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dsheinem
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Re: Kickstarter "Tropes vs Women in Videogames"

by dsheinem Mon Feb 23, 2015 4:52 pm

J T wrote:I want to address point three and ask you all "What would a high quality, feminist friendly game look like?"


It would look the same as any other high quality game, but it wouldn't treat the women characters in it as subordinate to the men characters it portrays. Ideally (but not necessarily), it might also grant the player a wide degree of agency in choosing the characteristics of their avatar/protagonist.

I think there are already a lot of feminist friendly high quality games. I was just reading something about Journey earlier today - that would be an example. I think the newest Dragon Age game is a good example, too. Arguably many of Blizzard's games are good examples of this, also.
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Re: Kickstarter "Tropes vs Women in Videogames"

by Erik_Twice Mon Feb 23, 2015 5:01 pm

J T wrote:I think the majority of the backlash against the push for feminism in gaming boils down to three major facets:
1) Good old fashioned sexism
2) Defensiveness for enjoyable games now being critiqued for their sexism
3) A lack of creative vision to imagine what feminist friendly games would look like

In the spirit of constructive critique, I want to address point three and ask you all "What would a high quality, feminist friendly game look like?"

I don't agree with that at all, I think most of the backlash arises from something much simpler:
1) Nobody likes a moral guardian, no matter the kind. Most people do not want to be told they are wrong, much less morally wrong and specially not over such a petty thing as video games.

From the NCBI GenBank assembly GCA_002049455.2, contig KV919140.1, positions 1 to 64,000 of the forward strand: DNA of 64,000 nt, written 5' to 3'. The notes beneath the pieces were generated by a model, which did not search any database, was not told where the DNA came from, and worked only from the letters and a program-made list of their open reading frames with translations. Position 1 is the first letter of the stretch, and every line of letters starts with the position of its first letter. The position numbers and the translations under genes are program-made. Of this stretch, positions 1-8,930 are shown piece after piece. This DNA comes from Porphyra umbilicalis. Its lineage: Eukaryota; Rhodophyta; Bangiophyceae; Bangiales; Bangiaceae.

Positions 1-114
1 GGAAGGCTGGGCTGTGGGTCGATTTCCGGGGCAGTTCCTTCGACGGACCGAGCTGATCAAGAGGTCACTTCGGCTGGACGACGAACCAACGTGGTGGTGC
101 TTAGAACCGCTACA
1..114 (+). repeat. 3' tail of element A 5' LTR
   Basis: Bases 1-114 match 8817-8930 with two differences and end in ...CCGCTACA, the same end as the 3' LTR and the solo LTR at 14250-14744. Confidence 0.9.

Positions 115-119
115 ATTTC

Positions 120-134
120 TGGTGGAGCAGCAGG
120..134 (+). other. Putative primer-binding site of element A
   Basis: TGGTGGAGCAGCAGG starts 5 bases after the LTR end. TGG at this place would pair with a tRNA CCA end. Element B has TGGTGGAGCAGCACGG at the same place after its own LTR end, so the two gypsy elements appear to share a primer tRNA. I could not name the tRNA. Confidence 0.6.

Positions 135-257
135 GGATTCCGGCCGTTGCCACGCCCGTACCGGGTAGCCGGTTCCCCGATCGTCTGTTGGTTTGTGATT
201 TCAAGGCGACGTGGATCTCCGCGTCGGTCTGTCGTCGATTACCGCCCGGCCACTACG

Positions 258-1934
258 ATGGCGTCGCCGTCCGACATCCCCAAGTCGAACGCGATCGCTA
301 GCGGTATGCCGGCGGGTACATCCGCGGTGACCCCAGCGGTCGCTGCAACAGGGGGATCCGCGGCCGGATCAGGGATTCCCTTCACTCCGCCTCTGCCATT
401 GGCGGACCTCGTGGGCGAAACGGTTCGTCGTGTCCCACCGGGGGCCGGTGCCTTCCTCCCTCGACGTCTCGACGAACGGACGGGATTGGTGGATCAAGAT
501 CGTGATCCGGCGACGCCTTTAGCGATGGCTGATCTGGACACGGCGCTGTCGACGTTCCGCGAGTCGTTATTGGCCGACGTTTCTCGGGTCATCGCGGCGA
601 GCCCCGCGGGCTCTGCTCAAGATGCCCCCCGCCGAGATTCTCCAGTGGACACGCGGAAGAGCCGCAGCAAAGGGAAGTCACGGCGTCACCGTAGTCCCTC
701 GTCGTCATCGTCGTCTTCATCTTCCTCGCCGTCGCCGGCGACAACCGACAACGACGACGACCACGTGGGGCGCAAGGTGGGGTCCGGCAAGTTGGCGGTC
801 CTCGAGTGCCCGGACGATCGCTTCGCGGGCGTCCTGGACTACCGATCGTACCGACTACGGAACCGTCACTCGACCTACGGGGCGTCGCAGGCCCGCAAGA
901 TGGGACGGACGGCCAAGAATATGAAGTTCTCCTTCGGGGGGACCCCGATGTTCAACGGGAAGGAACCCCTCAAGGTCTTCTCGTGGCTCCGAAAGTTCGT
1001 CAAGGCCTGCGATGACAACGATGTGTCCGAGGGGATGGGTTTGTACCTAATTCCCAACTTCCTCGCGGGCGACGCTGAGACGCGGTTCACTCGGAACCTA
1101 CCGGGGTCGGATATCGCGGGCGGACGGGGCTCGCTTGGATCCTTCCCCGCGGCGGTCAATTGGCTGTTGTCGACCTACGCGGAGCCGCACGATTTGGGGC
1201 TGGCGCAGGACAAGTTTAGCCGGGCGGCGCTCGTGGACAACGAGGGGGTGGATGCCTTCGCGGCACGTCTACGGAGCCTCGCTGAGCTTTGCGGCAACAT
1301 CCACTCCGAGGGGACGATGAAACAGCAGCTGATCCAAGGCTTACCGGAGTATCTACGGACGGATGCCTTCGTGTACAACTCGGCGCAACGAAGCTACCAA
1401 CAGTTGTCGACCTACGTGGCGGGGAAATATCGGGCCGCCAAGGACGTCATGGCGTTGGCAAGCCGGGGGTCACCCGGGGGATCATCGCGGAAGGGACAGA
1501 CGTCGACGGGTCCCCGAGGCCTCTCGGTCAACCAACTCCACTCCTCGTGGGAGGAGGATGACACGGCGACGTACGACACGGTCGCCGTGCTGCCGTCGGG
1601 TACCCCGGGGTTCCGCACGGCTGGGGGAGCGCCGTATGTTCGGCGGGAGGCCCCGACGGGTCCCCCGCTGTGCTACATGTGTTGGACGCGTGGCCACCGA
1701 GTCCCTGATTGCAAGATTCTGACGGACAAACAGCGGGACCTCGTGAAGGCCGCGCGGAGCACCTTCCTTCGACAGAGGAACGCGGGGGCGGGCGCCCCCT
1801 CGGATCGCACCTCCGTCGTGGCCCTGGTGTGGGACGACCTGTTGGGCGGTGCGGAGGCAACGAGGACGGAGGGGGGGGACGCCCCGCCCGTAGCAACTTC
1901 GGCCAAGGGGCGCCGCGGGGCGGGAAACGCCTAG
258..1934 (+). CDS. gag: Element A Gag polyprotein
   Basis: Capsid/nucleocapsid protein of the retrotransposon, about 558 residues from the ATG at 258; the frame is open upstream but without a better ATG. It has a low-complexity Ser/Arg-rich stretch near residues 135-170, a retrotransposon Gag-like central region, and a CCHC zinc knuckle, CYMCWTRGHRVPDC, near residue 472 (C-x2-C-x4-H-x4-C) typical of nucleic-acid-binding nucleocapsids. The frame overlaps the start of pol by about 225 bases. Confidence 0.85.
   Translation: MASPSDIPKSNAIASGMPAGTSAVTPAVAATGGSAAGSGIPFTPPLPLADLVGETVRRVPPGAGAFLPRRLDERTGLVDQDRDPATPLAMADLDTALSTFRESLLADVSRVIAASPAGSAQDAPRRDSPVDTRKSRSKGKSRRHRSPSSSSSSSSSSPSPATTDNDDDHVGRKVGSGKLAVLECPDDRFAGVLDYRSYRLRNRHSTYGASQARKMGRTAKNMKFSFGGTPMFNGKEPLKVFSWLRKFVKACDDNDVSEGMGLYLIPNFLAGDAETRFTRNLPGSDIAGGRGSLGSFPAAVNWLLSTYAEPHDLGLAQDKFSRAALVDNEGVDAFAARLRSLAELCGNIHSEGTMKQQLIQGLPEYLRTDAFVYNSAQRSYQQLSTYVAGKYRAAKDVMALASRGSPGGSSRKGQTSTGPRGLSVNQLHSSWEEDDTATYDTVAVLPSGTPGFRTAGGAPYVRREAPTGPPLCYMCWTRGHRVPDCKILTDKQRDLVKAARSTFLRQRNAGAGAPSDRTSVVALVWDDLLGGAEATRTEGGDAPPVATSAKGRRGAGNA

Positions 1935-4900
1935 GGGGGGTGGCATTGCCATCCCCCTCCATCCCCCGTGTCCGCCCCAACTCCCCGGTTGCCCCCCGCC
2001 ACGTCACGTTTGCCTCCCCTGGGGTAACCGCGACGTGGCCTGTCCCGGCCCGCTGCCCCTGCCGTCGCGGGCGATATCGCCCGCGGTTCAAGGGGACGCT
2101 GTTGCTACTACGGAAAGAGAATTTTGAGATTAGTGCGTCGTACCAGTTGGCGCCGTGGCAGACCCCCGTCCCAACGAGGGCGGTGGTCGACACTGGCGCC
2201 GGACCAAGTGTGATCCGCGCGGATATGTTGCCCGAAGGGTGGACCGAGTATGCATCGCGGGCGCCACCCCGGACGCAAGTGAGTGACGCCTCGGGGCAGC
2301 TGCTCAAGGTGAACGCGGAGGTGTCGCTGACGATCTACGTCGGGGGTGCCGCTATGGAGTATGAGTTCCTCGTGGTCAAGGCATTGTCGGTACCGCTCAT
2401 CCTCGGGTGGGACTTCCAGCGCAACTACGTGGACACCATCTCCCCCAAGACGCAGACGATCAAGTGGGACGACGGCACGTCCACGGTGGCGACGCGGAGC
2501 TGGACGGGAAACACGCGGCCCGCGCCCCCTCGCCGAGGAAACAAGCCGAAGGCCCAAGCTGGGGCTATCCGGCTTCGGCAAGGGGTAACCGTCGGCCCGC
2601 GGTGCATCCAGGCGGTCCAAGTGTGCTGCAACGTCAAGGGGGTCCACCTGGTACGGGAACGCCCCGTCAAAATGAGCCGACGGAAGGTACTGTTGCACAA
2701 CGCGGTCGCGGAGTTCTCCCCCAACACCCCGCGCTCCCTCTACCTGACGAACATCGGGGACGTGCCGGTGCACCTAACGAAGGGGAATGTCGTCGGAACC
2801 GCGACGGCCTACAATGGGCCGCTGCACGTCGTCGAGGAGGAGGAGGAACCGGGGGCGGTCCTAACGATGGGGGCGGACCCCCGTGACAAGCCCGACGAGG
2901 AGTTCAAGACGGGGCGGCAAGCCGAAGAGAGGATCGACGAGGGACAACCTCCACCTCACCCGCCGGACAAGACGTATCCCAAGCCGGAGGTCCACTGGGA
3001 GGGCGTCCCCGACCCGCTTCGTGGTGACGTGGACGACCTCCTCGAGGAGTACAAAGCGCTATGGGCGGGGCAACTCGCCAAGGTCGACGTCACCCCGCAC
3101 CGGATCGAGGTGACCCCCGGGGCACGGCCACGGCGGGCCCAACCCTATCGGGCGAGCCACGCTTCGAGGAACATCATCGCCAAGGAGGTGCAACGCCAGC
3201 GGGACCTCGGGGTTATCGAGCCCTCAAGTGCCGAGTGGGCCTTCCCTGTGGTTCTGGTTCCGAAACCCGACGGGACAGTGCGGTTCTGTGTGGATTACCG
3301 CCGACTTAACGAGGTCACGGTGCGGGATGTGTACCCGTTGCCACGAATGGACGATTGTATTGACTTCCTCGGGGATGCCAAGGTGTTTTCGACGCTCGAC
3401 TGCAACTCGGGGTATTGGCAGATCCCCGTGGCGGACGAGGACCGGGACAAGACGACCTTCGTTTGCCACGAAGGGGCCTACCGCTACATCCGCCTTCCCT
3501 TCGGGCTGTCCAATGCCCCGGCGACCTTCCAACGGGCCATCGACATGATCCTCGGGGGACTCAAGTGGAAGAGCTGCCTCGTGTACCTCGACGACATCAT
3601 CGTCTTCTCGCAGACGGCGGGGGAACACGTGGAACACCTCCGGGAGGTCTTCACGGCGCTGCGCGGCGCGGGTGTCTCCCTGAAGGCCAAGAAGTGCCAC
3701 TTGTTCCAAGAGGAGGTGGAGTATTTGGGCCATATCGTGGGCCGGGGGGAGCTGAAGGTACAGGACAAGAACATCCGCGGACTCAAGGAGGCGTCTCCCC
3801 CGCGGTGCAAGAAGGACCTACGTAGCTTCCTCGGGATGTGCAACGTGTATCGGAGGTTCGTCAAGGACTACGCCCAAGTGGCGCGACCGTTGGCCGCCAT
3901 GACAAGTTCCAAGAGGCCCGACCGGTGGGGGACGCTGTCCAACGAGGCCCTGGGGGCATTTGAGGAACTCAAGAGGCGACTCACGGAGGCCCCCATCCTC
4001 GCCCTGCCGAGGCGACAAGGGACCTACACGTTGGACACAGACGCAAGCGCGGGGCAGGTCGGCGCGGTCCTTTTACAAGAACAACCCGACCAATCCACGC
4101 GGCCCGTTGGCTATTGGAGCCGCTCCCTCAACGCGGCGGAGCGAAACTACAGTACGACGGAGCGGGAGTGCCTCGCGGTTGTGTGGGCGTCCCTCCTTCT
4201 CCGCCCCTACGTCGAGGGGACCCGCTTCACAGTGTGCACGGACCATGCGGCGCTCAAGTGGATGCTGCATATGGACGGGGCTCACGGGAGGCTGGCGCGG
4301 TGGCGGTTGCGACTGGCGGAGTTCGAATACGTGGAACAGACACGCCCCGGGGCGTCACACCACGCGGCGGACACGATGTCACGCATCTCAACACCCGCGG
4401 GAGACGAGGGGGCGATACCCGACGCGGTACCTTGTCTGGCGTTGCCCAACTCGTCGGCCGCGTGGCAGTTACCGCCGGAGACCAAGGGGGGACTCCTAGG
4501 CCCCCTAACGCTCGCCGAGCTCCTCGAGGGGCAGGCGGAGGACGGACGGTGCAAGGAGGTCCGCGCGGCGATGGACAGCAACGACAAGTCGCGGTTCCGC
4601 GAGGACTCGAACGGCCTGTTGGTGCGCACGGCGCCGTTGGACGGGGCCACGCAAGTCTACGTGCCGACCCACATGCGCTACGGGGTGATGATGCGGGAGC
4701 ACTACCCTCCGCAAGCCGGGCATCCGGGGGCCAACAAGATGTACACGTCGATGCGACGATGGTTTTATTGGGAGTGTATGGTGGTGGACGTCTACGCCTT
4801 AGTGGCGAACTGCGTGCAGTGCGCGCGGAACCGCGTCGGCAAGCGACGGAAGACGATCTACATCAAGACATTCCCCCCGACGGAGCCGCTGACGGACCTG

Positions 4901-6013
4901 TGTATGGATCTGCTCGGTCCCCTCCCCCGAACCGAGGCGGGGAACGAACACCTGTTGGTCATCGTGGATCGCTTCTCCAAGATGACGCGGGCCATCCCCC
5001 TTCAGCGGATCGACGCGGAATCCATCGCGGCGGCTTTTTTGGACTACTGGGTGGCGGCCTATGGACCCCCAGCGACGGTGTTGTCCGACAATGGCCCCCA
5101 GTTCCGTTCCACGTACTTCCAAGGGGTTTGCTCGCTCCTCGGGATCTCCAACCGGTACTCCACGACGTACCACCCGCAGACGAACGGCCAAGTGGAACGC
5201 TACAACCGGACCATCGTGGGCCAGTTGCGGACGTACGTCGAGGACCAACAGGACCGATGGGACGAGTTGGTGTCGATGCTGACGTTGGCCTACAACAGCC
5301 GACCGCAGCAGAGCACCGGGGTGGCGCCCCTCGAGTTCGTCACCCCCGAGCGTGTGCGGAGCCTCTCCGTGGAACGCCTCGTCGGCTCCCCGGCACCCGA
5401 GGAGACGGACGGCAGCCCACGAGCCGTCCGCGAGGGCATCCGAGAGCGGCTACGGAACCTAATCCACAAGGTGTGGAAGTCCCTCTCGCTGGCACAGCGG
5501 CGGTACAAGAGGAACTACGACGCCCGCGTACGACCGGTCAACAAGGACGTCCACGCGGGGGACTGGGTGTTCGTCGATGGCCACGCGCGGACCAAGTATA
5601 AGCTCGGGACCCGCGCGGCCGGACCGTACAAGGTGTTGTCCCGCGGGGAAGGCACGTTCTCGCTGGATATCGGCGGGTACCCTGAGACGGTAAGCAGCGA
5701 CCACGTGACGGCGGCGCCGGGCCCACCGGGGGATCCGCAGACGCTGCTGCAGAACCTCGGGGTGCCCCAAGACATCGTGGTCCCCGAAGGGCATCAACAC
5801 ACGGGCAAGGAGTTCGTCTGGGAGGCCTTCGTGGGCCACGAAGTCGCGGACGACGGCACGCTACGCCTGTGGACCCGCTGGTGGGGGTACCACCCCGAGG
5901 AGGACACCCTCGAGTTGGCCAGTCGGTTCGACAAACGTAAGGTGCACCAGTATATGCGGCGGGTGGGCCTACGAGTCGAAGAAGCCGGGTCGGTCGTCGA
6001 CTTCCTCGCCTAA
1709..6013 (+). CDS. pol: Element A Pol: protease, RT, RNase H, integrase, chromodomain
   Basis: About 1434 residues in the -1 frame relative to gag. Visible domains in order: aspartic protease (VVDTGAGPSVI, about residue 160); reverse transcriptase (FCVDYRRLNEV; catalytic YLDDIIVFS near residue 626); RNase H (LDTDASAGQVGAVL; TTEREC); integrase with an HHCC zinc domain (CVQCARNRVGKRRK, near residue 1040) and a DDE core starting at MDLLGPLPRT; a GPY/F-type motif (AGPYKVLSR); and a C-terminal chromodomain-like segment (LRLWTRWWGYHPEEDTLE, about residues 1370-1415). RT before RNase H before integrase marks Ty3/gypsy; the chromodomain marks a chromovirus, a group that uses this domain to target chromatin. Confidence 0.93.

2) Many of those moral guardians are not the kind people readily accept as bastions of morality. I don't know about you guys, but I don't want to take moral lessons from a game journalist or someone like Moviebob :lol:

J T wrote:In the spirit of constructive critique, I want to address point three and ask you all "What would a high quality, feminist friendly game look like?"

Feminism is not a consistent ideology, but an umbrella term that covers wildy different viewpoints that are often in opposition to each other. For us to define what a "feminist friendly" game is, we would first need to define what feminist means which is impossible.

Bayonetta is a great example. Sarkeesian considers it a sexist, male-pandering game, representing the worst of the industry. Other feminists think it's a great game that gives a powerful picture of feminity which is rare in media.
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Re: Kickstarter "Tropes vs Women in Videogames"

by Ack Mon Feb 23, 2015 5:11 pm

dsheinem wrote:
J T wrote:I want to address point three and ask you all "What would a high quality, feminist friendly game look like?"